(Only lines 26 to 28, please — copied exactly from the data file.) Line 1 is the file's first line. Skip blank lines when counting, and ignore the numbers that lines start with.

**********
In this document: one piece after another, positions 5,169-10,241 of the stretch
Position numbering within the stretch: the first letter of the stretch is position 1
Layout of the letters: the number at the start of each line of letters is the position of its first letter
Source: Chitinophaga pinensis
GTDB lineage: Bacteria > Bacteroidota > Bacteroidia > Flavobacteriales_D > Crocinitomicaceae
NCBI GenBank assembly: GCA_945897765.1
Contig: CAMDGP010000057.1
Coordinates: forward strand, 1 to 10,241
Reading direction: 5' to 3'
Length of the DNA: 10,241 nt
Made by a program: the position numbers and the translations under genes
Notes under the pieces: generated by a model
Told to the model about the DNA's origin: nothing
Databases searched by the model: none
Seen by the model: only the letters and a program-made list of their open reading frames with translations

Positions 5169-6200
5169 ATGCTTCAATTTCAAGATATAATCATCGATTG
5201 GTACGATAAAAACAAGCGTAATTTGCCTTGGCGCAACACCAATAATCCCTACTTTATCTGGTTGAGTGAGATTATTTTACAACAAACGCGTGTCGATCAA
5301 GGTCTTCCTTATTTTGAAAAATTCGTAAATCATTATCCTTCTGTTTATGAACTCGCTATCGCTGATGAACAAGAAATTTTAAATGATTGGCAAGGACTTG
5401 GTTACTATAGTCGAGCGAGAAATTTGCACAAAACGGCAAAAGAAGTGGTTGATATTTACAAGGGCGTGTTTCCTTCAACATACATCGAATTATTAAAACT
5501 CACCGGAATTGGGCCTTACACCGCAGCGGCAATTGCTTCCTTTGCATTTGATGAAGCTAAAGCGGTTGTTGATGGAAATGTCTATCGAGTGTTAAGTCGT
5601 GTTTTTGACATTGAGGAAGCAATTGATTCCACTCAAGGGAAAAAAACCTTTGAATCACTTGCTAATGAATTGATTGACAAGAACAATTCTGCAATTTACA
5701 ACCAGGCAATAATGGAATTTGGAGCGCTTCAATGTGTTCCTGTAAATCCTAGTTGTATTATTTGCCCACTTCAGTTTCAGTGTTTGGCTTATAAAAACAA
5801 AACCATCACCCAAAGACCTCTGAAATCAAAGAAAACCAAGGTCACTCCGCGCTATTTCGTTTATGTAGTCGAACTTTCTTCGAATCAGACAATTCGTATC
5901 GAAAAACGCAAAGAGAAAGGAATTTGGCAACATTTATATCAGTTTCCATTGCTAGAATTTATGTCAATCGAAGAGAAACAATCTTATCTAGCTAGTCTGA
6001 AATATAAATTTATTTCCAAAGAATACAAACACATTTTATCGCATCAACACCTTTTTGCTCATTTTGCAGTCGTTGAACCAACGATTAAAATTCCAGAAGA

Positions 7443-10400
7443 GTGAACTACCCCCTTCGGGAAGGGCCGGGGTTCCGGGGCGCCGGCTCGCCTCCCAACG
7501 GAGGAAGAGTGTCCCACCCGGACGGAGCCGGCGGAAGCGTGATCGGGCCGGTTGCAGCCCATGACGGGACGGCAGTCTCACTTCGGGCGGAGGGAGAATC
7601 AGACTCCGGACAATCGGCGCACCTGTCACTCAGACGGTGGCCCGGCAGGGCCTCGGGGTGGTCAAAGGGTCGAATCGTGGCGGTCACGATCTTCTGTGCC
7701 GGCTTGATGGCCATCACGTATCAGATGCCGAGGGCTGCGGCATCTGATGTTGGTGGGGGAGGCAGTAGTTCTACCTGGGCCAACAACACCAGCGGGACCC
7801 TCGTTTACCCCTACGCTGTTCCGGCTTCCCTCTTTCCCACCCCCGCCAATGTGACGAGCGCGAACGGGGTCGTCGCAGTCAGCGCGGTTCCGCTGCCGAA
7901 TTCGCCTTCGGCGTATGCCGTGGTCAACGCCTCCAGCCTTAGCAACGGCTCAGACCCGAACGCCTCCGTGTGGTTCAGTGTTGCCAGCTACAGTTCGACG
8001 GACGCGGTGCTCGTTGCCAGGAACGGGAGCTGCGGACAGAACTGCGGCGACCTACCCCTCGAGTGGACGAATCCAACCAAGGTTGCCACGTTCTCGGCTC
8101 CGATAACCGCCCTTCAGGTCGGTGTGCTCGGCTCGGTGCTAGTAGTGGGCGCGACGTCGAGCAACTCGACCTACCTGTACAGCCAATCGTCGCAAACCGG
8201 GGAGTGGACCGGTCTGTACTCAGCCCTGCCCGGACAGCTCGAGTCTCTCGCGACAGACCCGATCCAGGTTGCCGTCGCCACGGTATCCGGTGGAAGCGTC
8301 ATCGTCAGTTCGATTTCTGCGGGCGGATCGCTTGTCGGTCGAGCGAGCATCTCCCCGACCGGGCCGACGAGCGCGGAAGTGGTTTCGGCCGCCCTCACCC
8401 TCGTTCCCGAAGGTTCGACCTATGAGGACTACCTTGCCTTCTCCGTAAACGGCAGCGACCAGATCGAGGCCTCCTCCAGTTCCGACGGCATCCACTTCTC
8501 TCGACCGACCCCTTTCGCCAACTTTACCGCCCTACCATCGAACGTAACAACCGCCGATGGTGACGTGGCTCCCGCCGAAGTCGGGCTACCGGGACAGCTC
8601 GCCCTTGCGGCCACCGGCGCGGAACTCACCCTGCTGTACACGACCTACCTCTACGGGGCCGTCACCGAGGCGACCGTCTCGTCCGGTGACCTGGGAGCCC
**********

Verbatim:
6001 AATATAAATTTATTTCCAAAGAATACAAACACATTTTATCGCATCAACACCTTTTTGCTCATTTTGCAGTCGTTGAACCAACGATTAAAATTCCAGAAGA

Positions 7443-10400
7443 GTGAACTACCCCCTTCGGGAAGGGCCGGGGTTCCGGGGCGCCGGCTCGCCTCCCAACG